Distler’s debut is a lean, surprisingly muscular reimagining of Dickens’ work from the narrative focal point of Bob Cratchit, the clerk in the firm of Scrooge & Marley who defended Ebenezer Scrooge’s outrageous behavior. The author fills in a brief back story, showing Cratchit as hailing from Bristol, England, and seeking his fortune in London. He eventually clerks for Scrooge and Jacob Marley for 15 shillings a week as he begins a family and watches it grow larger and happier. That joy is starkly countered by the atmosphere in the office, where he must deal with his miserly, inhuman masters, both of whom Distler subtly and intelligently brings to life—Scrooge as the colder and more implacably intellectual of the two (only warming for an instant when remembering his late sister) and Marley as the louder, more volatile one. The latter is prone to rages that are intriguingly prompted, in part, by his awareness of his wandering attention and focus. During one of these tirades, he actually strikes Cratchit—and later shortly but earnestly apologizes; Scrooge offers momentary sympathy but then orders him back to work. (Cratchit’s reflexive “Your servant, Mr. Scrooge” is met throughout the book with growled variations on “Yes, yes, you are, and best you don’t forget it!”) Distler indulges in a less-than-successful supernatural plotline that parallels the goings-on in A Christmas Carol. However, her evocation of Victorian London is superb, and her portrayals of Scrooge and Marley simultaneously humanize them and underscore their bitter savagery. Likewise, the story’s most pleasing innovation is in how it adds nuance to Dickens’ fairly one-dimensional version of Cratchit. Distler wonderfully details the clerk’s work tedium, his home life, and even the mundane details of a filthy, bustling London in this intriguing companion to an immortal classic.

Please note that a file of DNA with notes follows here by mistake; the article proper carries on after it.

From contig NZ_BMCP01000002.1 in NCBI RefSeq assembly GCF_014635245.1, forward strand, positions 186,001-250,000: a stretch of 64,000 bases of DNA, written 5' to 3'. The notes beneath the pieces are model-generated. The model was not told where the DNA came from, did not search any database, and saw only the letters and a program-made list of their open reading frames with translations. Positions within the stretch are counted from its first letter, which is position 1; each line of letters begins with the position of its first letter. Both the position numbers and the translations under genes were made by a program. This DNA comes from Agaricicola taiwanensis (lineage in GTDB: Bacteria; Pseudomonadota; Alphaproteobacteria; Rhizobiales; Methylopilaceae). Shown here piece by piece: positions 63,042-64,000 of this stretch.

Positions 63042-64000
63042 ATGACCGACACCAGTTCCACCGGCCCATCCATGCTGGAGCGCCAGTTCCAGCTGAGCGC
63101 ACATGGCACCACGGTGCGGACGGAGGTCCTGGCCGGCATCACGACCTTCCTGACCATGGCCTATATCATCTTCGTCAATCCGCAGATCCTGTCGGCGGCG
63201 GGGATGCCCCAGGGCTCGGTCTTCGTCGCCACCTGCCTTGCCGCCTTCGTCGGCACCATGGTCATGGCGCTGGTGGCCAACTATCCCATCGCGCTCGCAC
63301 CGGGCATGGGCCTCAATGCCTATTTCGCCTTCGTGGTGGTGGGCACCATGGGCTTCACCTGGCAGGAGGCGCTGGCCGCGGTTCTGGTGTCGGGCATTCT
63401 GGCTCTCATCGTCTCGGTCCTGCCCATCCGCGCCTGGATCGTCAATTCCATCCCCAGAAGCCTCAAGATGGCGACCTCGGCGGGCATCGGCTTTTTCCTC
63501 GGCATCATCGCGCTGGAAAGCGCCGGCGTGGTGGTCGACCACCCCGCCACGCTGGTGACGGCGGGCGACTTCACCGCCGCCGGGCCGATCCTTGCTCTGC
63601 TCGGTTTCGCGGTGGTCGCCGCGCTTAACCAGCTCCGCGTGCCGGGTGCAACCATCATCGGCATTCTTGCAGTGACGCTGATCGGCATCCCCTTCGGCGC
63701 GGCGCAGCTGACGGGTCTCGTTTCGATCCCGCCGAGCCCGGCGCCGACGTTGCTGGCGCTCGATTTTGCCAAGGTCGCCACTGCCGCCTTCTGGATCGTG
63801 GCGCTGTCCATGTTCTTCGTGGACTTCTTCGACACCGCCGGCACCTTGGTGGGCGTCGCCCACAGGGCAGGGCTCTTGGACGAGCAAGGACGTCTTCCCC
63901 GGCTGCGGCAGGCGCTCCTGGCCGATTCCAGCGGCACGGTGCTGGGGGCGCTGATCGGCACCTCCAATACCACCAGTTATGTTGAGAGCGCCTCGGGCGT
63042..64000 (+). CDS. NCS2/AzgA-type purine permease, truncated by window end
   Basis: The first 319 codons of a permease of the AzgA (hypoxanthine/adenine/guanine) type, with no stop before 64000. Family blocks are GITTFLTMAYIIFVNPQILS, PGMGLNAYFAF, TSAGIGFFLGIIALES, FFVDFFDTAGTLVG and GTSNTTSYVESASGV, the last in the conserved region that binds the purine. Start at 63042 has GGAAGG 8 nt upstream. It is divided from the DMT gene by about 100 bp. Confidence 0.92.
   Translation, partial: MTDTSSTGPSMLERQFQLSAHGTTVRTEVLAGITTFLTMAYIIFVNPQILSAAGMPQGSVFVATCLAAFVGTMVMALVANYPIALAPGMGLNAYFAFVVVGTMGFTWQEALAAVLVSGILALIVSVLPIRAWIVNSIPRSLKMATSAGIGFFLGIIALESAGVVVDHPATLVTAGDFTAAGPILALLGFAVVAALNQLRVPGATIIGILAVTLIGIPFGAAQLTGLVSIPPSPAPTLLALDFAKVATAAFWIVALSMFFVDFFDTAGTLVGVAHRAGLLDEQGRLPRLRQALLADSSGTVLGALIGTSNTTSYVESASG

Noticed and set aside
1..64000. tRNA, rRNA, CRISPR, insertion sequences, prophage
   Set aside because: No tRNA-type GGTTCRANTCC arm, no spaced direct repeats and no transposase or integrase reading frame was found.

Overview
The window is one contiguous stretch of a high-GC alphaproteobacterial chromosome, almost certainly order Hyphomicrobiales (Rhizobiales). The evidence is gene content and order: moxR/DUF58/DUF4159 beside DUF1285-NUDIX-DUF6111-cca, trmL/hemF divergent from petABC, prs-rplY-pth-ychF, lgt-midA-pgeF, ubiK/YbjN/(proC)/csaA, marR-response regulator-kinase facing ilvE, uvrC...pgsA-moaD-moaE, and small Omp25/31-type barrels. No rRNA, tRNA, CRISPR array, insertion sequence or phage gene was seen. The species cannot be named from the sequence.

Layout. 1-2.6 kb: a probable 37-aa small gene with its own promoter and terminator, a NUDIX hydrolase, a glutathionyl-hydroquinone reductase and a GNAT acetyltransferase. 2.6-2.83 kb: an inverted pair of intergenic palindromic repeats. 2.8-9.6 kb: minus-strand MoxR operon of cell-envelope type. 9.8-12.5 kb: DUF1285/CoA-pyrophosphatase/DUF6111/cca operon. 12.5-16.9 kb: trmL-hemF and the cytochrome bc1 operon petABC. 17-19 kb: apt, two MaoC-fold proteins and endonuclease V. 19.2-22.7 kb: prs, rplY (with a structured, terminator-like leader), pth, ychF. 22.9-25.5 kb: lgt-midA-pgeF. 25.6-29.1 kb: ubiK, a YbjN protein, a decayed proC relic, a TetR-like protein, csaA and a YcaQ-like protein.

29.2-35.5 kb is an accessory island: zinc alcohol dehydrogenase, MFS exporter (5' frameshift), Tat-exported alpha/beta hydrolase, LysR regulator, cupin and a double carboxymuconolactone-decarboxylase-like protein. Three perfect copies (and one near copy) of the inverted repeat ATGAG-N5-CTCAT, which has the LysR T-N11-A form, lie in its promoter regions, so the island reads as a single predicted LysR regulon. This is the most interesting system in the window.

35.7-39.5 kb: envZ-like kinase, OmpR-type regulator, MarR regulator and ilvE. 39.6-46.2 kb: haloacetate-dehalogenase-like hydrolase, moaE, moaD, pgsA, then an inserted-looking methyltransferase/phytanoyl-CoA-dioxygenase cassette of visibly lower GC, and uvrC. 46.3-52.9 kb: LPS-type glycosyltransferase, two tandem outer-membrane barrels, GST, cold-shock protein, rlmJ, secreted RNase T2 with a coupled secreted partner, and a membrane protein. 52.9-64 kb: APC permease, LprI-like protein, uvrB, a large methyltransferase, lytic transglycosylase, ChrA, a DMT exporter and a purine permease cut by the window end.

A well-drawn exploration of the untold stories of A Christmas Carol.
Fluck follows the adventures of a romance writer for hire in his debut novel.